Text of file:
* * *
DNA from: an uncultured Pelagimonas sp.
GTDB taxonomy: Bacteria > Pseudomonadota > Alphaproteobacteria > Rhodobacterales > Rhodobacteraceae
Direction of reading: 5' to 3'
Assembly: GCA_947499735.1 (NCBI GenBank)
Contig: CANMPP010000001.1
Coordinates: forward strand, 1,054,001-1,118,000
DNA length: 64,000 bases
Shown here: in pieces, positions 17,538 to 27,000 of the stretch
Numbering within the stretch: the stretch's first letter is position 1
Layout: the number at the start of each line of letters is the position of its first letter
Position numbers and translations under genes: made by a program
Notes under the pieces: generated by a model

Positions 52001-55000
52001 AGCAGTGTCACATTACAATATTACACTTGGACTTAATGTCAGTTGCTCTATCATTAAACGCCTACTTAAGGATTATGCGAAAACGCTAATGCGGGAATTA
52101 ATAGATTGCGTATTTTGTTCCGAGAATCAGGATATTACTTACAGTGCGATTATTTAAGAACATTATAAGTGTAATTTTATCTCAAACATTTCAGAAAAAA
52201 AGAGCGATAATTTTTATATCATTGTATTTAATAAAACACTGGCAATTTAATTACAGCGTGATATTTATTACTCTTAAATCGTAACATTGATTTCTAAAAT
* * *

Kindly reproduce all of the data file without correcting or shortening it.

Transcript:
DNA from: an uncultured Pelagimonas sp.
GTDB taxonomy: Bacteria > Pseudomonadota > Alphaproteobacteria > Rhodobacterales > Rhodobacteraceae
Direction of reading: 5' to 3'
Assembly: GCA_947499735.1 (NCBI GenBank)
Contig: CANMPP010000001.1
Coordinates: forward strand, 1,054,001-1,118,000
DNA length: 64,000 bases
Shown here: in pieces, positions 17,538 to 27,000 of the stretch
Numbering within the stretch: the stretch's first letter is position 1
Layout: the number at the start of each line of letters is the position of its first letter
Position numbers and translations under genes: made by a program
Notes under the pieces: generated by a model

Positions 52001-55000
52001 AGCAGTGTCACATTACAATATTACACTTGGACTTAATGTCAGTTGCTCTATCATTAAACGCCTACTTAAGGATTATGCGAAAACGCTAATGCGGGAATTA
52101 ATAGATTGCGTATTTTGTTCCGAGAATCAGGATATTACTTACAGTGCGATTATTTAAGAACATTATAAGTGTAATTTTATCTCAAACATTTCAGAAAAAA
52201 AGAGCGATAATTTTTATATCATTGTATTTAATAAAACACTGGCAATTTAATTACAGCGTGATATTTATTACTCTTAAATCGTAACATTGATTTCTAAAAT